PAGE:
Okay, that was a much better response than the type of posts people have been making on this forum lately hence the tone of my opening post.

The first issue I have is that healthcare costs a ton out of pocket. Somewhere in the ballpark of thousands of dollars for a simple test. That's not sustainable either. We need a system where people can just walk in and be given the healthcare they need. It's like if someone breaks into your house and you call the police, you don't need to pay a thousand dollar fee for their response or need to be covered by "law enforcement insurance." Everyone needs their health taken care of and it needs to come from taxes. Obviously that means richer people paying more but that's how it always is with taxes. Wealthy people are only wealthy because of society. They didn't build their wealth off the grid so they owe that much back to society.
F-16_Fighting_Falcon
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11/20/2016 3:35:37 PM
Posted: 2 weeks ago
At 11/20/2016 3:32:32 PM, Fernyx wrote:
If Obamacare is anywhere near socialized healthcare, it proves we should not have it. it is far too expensive to run, and prices skyrocket from year to year. If you were to make a more extreme version of it people making just above the poverty limit could be spending some 500-750 a month. Unfortunately America has a huge population and cannot afford it with the current state of spending.

Well, I'm arguing that taxes on the rich should be increased to accomodate for UHC.
Fernyx
Posts: 326
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11/20/2016 3:44:42 PM
Posted: 2 weeks ago
At 11/20/2016 3:35:37 PM, F-16_Fighting_Falcon wrote:
At 11/20/2016 3:32:32 PM, Fernyx wrote:
If Obamacare is anywhere near socialized healthcare, it proves we should not have it. it is far too expensive to run, and prices skyrocket from year to year. If you were to make a more extreme version of it people making just above the poverty limit could be spending some 500-750 a month. Unfortunately America has a huge population and cannot afford it with the current state of spending.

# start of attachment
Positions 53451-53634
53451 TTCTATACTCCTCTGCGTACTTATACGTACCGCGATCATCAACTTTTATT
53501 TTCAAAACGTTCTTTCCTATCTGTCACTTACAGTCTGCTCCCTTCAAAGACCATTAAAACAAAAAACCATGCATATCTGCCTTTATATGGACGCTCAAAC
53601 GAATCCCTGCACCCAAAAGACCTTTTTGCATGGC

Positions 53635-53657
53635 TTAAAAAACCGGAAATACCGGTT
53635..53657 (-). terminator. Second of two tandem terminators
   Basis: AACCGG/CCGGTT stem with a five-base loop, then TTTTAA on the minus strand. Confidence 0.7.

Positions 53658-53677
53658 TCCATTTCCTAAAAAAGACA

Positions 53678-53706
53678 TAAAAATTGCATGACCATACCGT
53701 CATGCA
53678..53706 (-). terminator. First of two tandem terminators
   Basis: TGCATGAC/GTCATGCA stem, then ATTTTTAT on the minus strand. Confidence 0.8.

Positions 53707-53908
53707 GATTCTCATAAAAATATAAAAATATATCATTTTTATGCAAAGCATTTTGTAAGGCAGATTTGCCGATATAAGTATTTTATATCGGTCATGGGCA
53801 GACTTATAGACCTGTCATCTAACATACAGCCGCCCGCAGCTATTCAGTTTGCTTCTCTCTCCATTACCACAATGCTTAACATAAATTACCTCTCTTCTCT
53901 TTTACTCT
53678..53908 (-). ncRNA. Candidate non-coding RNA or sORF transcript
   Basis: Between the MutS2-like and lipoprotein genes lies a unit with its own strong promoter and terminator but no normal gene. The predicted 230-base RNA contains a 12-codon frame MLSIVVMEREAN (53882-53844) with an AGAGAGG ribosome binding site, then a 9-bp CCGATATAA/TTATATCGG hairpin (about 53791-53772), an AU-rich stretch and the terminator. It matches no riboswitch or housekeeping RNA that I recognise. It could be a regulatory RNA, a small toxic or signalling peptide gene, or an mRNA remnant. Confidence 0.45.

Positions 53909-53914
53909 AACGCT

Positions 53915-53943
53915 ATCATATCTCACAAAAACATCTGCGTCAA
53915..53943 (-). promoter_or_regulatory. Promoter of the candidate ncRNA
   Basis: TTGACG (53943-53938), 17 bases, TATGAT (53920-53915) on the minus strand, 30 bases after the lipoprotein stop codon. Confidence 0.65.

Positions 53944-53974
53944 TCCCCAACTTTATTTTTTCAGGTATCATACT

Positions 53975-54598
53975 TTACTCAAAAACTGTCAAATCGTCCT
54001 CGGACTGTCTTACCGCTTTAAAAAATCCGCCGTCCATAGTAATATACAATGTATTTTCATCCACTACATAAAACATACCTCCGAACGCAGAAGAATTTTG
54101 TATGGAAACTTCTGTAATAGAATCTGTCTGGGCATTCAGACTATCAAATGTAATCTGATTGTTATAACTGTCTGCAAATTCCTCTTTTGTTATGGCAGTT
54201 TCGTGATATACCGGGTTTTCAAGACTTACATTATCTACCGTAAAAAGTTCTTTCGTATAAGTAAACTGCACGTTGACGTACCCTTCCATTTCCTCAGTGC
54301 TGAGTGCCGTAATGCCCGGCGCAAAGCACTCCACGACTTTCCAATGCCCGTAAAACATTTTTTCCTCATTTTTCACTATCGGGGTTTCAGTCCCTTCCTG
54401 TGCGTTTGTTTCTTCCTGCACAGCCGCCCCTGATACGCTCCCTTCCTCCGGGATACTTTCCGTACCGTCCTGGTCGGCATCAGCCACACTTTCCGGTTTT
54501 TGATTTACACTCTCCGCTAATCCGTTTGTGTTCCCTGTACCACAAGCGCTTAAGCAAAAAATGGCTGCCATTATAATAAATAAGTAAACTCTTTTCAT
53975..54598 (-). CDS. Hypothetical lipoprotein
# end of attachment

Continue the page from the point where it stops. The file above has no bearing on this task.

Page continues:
Well, I'm arguing that taxes on the rich should be increased to accomodate for UHC.

Still would not help enough, because under a government that passes UHC, likelihood is that they attempt to pass other progressive fees such as help for college payment and college debt. All of this could not be afforded. I will go on the premise that they just raise taxes for universal health care, in which case, without tax reform, the rich simply do not pay taxes. Then if all of that happens you have to make sure they do not attempt to move elsewhere or gain residency elsewhere to avoid having to pay taxes. Even if everything goes right, you have to deal with the sheer population of America. In Canada they have troubles in keeping up with requests, extensive waiting lists for even some of the worse injuries. Now bring those delays, and attempt to account for roughly 260-280million more people. It would not work in the USA.
AlyceTheElectrician
Posts: 233
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11/20/2016 4:10:24 PM
Posted: 2 weeks ago
At 11/20/2016 3:34:21 PM, F-16_Fighting_Falcon wrote:
At 11/20/2016 3:17:12 PM, AlyceTheElectrician wrote: